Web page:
Oh yeah, we have apples, too. But not as crisp and varied as the wonderful upstate New York orchards. Lucky both of us!

  6. What a gorgeous part of the state you live in! I once lived in an agricultural part of this country and enjoyed a glut of almost free fruit and vegetables year round. I was rather shocked when I moved away and discovered I had to pay much more for items that were less fresh!

    I now live in an area renown for it’s natural beauty and is historically rich with the largest surviving amount of old buildings in the country and connections to both the ancient past and our early settler history. We are within walking distance of the Pacific Ocean one way and the bush [native forest] the other way. It’s an easy and scenic drive to several eco-sanctuaries, penguin breeding grounds and gannet breeding cliffs. The mountain plateau which grows soft fruits in the summer is an hour’s drive and the skiing mountains are two hours away. But no-one grows apples!

    • Well, given all the fine things your region offers, I think we can forgive it for not having apples. It sounds like you really love where you live–and I can see why!

    • I’ve been seeing a lot lately about attempts to develop new apples (BIG business) and also to preserve ancient varieties. Apples are trendy, I think. But I was apples before apples were cool. 😉

  7. What lovely photos. 69 cents a pound for those Iron apples….wow!

    I remember when I was just a young girl my father would take me for a ride to Aspetuck Orchards in Fairfield County CT and we’d load up the car with all kinds of apples and eat a few on the way home!

    • That’s the other thing about these orchards–the prices are so much lower than in a store, even for the most popular apples, like Honey Crisp. We bought a LOT of apples, different varieties, and it was $6. Such a deal!

  8. Oh Oh! And I thought England was the Apple Capital of the world. I am beyond jealous. While we can get good local food, from cheeses to – well, most things you need to put good meals on the table – we can’t replicate the cornucopia you present: not at this end of the country anyway. I hope everyone round your way appreciates their luck.

    • I think people do realize that we’re lucky–the area is kind of apple crazy. That doesn’t keep us from wishing we had good cheeses, wines, etc., too, though!

  9. Oh, how I missed my russian apple pick season 🙂 This is a lovely and very sentimental post. But limit of the shopping opportunity kinda make me sad. I like sometimes to go shopping just for inspiration:)

  10. I too love apples. I quickly start a sad withdrawal from summer fruit and all of a sudden apples come into view and life feels right again. We too have apple orchards and farmers markets sporting so many unique apples! I live in Minneapolis and consider it a little big town. It still holds true to its Scandinavian roots and feels small and well connected but it has many large city amenities that surprise me. Shopping is good here, with a high intellectual population reading, libraries, independent book sellers can be found. And the arts are pretty rich here too, again, very good museums. I think the only thing I can complain about is the winters, very cold and very long. But on a bright note, we have beautiful blue skies on the coldest of winter days and that helps! Um, I have a craving to go eat an apple right now!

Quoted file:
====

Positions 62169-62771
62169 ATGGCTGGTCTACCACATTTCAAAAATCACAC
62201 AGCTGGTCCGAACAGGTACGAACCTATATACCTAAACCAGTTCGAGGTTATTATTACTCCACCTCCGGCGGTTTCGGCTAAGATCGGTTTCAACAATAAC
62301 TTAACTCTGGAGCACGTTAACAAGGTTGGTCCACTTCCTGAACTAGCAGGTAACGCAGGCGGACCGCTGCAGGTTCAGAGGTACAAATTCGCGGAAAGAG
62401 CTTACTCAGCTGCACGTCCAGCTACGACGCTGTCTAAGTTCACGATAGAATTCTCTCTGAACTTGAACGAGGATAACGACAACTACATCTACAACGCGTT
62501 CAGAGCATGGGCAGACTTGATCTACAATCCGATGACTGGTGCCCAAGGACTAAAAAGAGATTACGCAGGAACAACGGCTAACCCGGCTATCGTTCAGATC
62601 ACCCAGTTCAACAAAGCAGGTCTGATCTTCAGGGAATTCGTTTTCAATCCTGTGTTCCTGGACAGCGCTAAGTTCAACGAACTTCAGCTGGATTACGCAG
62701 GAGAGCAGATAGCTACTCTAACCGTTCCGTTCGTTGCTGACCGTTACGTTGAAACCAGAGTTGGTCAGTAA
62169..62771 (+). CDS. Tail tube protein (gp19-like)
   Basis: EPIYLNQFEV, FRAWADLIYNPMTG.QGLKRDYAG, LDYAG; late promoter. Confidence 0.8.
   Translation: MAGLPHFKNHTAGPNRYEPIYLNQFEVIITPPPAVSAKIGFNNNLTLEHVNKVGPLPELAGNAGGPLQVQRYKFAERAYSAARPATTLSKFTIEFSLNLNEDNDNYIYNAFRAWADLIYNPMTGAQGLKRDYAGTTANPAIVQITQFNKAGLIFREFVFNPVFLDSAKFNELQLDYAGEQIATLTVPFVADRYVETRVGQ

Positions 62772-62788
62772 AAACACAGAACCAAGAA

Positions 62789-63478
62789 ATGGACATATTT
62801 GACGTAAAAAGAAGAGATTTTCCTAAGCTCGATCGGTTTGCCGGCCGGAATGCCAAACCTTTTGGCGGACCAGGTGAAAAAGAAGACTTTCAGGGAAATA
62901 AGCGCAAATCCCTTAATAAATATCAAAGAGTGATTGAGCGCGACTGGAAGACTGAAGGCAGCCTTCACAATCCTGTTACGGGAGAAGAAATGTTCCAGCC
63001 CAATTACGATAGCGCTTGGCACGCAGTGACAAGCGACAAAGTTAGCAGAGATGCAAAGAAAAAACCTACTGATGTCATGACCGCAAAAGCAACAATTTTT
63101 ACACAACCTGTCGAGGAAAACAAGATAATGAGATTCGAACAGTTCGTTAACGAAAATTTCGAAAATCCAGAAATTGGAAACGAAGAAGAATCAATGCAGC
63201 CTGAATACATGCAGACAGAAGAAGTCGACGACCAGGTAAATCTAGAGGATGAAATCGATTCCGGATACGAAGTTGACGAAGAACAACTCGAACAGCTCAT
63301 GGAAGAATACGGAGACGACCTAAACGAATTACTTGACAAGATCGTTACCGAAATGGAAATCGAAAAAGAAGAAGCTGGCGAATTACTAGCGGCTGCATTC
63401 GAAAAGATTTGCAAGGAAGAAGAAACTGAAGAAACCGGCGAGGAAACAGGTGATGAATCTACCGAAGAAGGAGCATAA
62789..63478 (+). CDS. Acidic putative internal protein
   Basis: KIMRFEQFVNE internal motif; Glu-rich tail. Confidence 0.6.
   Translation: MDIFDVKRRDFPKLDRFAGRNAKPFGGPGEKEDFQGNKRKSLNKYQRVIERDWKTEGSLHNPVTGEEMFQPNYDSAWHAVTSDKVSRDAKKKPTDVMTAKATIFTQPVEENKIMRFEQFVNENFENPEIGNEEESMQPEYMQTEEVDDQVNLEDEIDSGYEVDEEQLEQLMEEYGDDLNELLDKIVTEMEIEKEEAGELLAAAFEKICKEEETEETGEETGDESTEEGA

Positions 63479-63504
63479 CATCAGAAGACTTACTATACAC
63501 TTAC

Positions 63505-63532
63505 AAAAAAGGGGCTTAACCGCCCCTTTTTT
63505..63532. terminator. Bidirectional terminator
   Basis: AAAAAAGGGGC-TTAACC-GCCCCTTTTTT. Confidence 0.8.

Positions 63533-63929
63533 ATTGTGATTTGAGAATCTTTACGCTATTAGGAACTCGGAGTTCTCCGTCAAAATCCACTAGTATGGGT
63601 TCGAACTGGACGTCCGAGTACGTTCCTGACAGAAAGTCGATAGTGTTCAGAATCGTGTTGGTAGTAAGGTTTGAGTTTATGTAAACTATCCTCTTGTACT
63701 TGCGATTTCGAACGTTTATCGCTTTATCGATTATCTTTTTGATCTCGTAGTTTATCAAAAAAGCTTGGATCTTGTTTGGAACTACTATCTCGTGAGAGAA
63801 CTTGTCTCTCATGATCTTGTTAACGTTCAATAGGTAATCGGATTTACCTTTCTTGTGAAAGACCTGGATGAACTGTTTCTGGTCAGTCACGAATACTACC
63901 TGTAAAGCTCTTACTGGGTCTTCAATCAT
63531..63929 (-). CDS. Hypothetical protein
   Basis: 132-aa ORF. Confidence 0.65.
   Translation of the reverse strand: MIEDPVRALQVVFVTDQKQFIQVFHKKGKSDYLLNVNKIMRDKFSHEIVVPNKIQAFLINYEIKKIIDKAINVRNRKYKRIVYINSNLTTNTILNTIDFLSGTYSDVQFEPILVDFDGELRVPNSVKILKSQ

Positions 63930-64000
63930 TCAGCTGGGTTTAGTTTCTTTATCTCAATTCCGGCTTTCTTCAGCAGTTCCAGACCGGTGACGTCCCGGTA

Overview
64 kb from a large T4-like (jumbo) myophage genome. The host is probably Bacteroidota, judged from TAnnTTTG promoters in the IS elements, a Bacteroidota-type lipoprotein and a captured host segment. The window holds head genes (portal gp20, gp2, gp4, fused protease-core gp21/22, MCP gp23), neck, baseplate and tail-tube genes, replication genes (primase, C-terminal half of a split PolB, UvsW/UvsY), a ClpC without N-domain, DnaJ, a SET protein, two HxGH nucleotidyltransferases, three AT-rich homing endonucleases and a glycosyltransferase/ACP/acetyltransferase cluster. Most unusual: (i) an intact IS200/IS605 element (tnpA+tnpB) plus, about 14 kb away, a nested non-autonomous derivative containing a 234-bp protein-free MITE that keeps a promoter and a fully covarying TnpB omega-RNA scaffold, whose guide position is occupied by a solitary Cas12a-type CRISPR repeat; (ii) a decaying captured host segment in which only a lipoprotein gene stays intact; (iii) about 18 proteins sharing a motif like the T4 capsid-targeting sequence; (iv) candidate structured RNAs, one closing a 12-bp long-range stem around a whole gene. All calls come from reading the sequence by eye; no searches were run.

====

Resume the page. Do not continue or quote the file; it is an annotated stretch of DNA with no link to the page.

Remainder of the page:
• I’ve heard such good things about Minneapolis but I’ve never been. One of the fun things about reading blogs is learning about other regions from people who love where they live–it gives an insider look at the little things that makes a place appealing. Are you buried in snow right now?

  11. Your shopping options sound blissful — I love, love, love new crop apples. I look forward to them every year and always enjoy seeing what new ones appear. We have lots of orchards out in Hood River, about 45 minutes away from Portland, though I usually buy mine at a little fruit market by my house. One thing I can say I’ve never had though is an apple cider doughnut and this brings me great sadness. I’m hoping this year I’ll be motivated enough to try to make them.

    • You live in an amazing region for abundance of good food and drink! But, if you’ve never had an apple cider donut, you’ve been deprived! I might need to go get some right now . . . if I’m lucky, they’ll still be warm.

  12. Apple memories. In my son’s class back in first grade near Rochester (NY), children taste-tested and chose their favorite apples.He chose Empire. … In her 70s, my mother got a bronze door knocker designed that all our friends and family still have on our doors. It’s in the shape of an apple. Get it? “Apple knocker.” I think It was my concept, but she thought it was her own. (What do we have in abundance where I live? Leaves.)

    • Hmmm . . . I’m sad to say I don’t get it–I hate it when that happens! I think the idea of letting kids taste test a bunch of apples is a great idea–and Empire was a good choice!

  13. I can almost smell those apples 🙂
    Pumpkins, Apples, Christmas Trees, … all wonderful. I do have to say that I love visiting the Middle Peninsula where crabs and oysters are the big thing. Yum!

  14. Oh lucky, lucky you. Orchard heaven and apple heaven, too. And, of course, I would love to try the Silken being Silkann myself. We don’t have the many orchards close by that I remember from my very young days but there are still a few places to go, and some where you can pick your own. We have plenty of regular shopping options but I dislike shopping so only go if it is absolutely necessary.

    • I dislike shopping, too! The Silken is a beautiful apple, from Canada:
      “Fruit is medium in size and rated very high in appearance and flavour tests. The skin colour is cream having a translucent appearance like white porcelain with a bright lustre. Occasionally a slight pink blush is present but no stripes. Stem-bowl russetting is characteristic but does not extend over the shoulder. Lenticels are inconspicuous. It is firm, crisp and juicy. It is high in aromatic intensity and sweetness and moderate in acidity.”

      I wish I could send you a peck!